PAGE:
Sometimes you see something so
dreadful that the mind’s camera snaps a shot,
shoots a video of the scenario,

lasers it into your retina’s screen on the spot,
impaled in you for as long as you live:
the memory of a teacher thrashing a pupil, a tot,

or the elephant Dan and I saw given a sedative
so she could rest, sleep, that time in Dublin Zoo.
The aged female was trapped in a repetitive

back and forth on her haunches, unable to
stop herself, a tormented beast of Orcus.
Her attendant explained, feeding her bamboo,

“It was her one way to move, trapped in the van of a circus
so long. Rescuing her was the zoo’s onus and sad bonus.”
In January 2000, the Pyrenean ibex (Spanish common name ‘bucardo’) became extinct. Scientists cloned DNA from a last female.

In the end, no cliff or impossible crag
could save them from plantation or gun.
Their heads hang on walls. Hunters brag.

Many were taken down for sheer fun.
The king pucks — their antler plumes
rising magisterially — plugged one by none.

Gone the clash of horn scimitars, grooms
battling to mate, the bucardo of lore.
White-coated gods in lab rooms

summoned one back from the dark shore
of the underworld. They should have known
from the ancient myths what was in store.

She returned after seven minutes, lone clone,
relieved to be back among the herds of her own.
The Jellyfish Tree
Medusagyne returned from the underworld,
one of the few, hanging by its fingertips to granite
cliff, remnant and revenant of the Gondwana world

on Mayé island: a natural hieroglyph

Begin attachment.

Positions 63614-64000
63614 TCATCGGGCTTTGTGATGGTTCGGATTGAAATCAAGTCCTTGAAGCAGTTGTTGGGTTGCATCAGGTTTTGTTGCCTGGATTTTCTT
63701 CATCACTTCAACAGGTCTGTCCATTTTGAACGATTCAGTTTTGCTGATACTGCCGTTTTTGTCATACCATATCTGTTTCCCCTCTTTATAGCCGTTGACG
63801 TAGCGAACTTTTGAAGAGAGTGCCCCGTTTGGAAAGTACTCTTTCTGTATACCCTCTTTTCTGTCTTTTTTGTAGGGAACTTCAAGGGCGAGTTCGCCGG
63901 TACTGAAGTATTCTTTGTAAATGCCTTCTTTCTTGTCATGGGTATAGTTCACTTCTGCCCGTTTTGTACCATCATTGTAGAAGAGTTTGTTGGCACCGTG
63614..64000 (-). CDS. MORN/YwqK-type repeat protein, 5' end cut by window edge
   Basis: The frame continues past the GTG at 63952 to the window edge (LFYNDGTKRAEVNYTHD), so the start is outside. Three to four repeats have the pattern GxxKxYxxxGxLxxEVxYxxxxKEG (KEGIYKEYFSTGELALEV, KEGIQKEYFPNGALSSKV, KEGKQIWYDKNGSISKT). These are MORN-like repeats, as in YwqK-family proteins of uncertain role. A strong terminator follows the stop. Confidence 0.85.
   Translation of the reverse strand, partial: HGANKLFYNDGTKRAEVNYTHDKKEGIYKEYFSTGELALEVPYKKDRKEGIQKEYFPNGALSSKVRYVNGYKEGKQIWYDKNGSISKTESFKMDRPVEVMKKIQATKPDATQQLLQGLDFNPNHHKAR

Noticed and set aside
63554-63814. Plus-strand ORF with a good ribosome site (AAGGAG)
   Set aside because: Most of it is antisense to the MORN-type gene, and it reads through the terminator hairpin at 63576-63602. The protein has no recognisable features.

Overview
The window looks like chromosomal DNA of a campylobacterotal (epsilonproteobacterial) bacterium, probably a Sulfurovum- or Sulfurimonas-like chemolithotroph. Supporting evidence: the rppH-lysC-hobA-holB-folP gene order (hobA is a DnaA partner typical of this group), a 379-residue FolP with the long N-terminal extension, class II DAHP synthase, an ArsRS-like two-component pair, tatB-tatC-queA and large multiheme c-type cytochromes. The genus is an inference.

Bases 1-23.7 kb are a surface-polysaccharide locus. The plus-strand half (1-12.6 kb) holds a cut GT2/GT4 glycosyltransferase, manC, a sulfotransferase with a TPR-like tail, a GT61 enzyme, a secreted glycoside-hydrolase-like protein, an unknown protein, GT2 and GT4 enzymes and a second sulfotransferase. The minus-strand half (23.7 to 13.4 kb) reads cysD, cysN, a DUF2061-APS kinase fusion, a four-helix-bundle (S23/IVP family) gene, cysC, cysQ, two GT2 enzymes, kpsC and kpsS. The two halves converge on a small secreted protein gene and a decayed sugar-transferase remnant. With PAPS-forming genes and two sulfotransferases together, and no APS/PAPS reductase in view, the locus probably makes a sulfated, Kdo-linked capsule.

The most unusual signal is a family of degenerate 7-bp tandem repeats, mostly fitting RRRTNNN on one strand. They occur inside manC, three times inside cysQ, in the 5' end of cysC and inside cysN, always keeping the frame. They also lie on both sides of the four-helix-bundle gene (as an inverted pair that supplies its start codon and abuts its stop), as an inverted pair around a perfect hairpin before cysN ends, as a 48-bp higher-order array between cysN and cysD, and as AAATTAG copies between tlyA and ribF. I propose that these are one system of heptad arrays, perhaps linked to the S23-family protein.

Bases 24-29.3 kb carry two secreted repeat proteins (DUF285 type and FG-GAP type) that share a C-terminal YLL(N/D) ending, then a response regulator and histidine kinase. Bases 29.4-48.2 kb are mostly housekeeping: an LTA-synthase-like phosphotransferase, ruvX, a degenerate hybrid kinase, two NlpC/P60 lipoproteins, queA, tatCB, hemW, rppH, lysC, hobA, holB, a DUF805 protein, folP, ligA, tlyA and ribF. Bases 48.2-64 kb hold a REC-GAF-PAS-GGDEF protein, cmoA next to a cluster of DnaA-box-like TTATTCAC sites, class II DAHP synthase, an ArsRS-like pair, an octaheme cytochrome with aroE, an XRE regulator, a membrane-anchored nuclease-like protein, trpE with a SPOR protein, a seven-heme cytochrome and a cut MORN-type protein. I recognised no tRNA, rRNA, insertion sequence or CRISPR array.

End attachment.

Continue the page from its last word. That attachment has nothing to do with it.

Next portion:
of a time before our time, a beauty
before our beauty. It is as if

she’s betting her time will come again, a tree
better suited to aridity, not the sweaty air
of this archipelago, such temerity.

She is called after a goddess of fear,
gorgonian, guardian, protectress,
apotropaic, Medusa herself. Best not stare

at her head hanging from the hand of Perseus,
out of which sprang the pinioned-horse, Pegasus.
Rafflesia arnoldii
The corpse flower, a flower straight out of hell
on earth, not one to give your wife or mother
come Valentine’s Day, or wear on your lapel.

Though the sight of this particular flower’s
measled, fleshy-skinned, monstrous petal
wouldn’t help you any, what overpowers

is the stench of rotting flesh and organs: Chanel
de Cadaver, Bouquet Putrid, Carrion Mystique,
Essence de Carcass, Versense Pew, Allure Impossible,

luring every bug in the vicinity to the reek,
unable to resist entering the rank volcano
of this hotty, and hey presto, another sprouts in a week.

Meanwhile, the forests of Sumatra and Borneo
are being cleared. Ergo the corpse flower also.

Greg Delanty
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